Centurion Mindset: Win or Get Better

“Winning isn’t everything, it’s the only thing”-Henry Russel Sanders

Now I know what you’re probably thinking, “Who is that guy? That is definitely a Vince Lombardi Quote.” And you’d be right there with me up until I researched that quote for this post. It’s actually a quote that Vince Lombardi reused originally said by Henry Sanders the UCLA football coach in the 1930s. Lombardi first used this quote in the 1960s. So, why do I start of a post entitled “Win or Get Better” with a quote about winning being the most important thing, I’m glad you asked!

I chose to start with this quote because when I was a younger athlete I thought winning was everything. I wanted to compete in anything I could, gym class, school, sports, and life in general. We all grow up being encouraged to have the “competitive spirit” but how do we measure success? Typically we use others as our measuring stick. “He’s doing better than me right now so I need to do what he’s doing!” “She’s got more money than me so I need to get her job!” and so on and so forth. Being competitive isn’t bad, don’t get me wrong, but making it ALL ABOUT WINNING is bad. When you are so focused on winning you actually typically revert to a primal human motivations as stated by John Locke: the promise of pleasure or the avoidance of pain (Check out Locke’s Ethics here).

The point here, when you focus on the success, the winning, the money, you will do all you can to seek the pleasure that comes with winning, while avoiding the pain of losing. This is why many don’t do a lot of things, even if they’re beneficial. Because the downside risks seem scarier than the upside. It is FEAR that prevents success, nothing else. Some even define FEAR as an acronym False Events Appearing Real. When you are so focused on success you skip steps, you will do whatever it takes to get it. When you focus on the process, success will come, as will the ability to withstand set backs, to persevere through hard times, and truly achieve greatness. Returning to Vince Lombardi, he actually stated that he was misquoted in saying what he said, that what he truly meant to say was “Winning isn’t everything. The will to win is the only thing.” Meaning, what is more important is the desire to do well and compete, NOT THE RESULT. When you focus on what gets you to the results rather than the results itself, not surprisingly the results come. Try to bake a cake without eggs, you will not have a cake as you anticipated it, you’ll get an entirely different result. Now, you have the eggs but you have spoiled eggs, again very different result than you craved. NOW, you shopped for fresh ingredients, hired a baker to help you, and made the best cake you’ve ever had! That is what happens when you focus on the process, not the results. Now, for another quote by one of the most well known individuals in all of human history.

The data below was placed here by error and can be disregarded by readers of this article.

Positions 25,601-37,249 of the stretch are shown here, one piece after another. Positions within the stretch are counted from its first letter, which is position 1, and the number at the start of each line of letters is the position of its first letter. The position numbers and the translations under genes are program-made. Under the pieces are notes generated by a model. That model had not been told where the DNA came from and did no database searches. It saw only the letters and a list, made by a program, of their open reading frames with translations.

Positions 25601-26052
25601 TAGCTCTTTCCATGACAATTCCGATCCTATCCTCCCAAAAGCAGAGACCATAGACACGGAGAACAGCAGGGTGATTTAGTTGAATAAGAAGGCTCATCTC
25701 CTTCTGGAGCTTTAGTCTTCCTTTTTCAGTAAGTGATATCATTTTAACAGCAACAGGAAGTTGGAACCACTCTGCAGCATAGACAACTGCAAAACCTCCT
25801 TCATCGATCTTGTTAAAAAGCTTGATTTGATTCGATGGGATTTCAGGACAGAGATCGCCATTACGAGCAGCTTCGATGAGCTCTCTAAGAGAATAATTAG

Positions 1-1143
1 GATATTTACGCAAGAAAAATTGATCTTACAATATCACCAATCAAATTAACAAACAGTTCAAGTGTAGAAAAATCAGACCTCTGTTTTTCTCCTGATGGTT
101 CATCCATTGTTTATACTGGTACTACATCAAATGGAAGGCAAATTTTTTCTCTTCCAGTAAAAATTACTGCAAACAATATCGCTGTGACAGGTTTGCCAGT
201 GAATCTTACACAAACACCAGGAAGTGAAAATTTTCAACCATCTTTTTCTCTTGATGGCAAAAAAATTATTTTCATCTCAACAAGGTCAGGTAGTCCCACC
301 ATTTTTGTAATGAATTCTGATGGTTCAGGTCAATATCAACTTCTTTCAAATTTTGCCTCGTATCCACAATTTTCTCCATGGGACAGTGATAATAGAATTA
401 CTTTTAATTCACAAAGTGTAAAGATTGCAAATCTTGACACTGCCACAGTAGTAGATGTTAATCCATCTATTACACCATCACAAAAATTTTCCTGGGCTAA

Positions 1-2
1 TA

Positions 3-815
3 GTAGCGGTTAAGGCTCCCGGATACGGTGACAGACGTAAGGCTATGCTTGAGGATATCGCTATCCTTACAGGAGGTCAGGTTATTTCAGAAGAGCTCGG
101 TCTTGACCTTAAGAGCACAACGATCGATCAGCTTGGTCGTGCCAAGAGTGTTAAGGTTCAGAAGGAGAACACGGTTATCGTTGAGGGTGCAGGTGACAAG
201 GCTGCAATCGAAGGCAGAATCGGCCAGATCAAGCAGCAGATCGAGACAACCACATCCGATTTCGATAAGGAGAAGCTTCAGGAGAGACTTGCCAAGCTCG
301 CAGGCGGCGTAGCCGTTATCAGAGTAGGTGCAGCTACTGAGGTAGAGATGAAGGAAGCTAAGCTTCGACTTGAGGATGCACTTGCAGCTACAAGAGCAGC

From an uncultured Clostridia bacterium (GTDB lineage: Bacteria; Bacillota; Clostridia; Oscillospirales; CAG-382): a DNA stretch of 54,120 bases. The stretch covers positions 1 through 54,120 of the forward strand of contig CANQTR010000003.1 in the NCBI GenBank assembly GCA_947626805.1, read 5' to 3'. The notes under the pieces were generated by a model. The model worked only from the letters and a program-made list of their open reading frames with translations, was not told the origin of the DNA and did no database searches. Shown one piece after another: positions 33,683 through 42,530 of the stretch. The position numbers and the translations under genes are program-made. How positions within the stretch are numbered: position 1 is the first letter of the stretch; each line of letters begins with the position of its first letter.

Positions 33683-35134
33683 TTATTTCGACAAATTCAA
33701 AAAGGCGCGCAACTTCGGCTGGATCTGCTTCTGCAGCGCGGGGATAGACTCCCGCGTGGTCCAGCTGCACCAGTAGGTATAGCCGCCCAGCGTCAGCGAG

“I never lose. Either I win or I learn”-Nelson Mandela

At Centurion I tell my athletes a lot of things, Win or Get Better is one of the most important. In athletics there are too many who prioritize winning. You become so fixated on your goals (the good) that you begin to not be able to handle the bad (losses). The facts are this, every athlete in the history of the world will experience a loss at some point. That loss may not be athletics exactly but at some point they will lose. Failure is our first teacher, and it never leaves our side as we grow. From birth we learn by FAILING. You can constitute many things as success but at the end of the day success is merely the overcoming of failure and obstacles. Prime example, learning to walk!

When we are mere infants we must learn how to walk. Our family may help us, but no matter what they do the process has been the same since humans have been around. You pull yourself to your feet, you waddle a couple steps, AND YOU FALL OVER! Humans are not a species that comes out walking, in fact we’re not really self sustaining for many years of our lives (thank you to all the parents, the real heroes) so we must learn many things. When we first get to school, we are taught not by what we did correctly, but what we did wrong. You don’t get the correct answers on the test commented on and highlighted, you get the incorrect ones. This helps you learn from your mistakes and improve. If you tried to focus on just what you did right you would never improve. My point here, WE LEARN BY LOSING. As Nelson Mandela said “I never lose. Either I win or I learn.” I love this quote but I modify it for a very specific reason, ATHLETES HATE THE WORD LEARN!! I don’t know what it is but learn makes kids think of school, or lessons, they just don’t seem to grasp it, so I say “Win or get better.” In life as well as athletics we learn by failing, taking the shot, lifting too heavy, spending money on something dumb and many other lessons. We don’t learn from our success typically, we learn from our adversity, our losses, and our mishaps. Steel is forged in fire after all! What I am really trying to get at here is that to be great at anything you need to reframe your thinking to the idea that there is no losing, there is no failing, only Win or Get Better, Success or Improvement, Victory or lessons. Now, let me give you another amazing quote by a noted failure who you are impacted by every single day!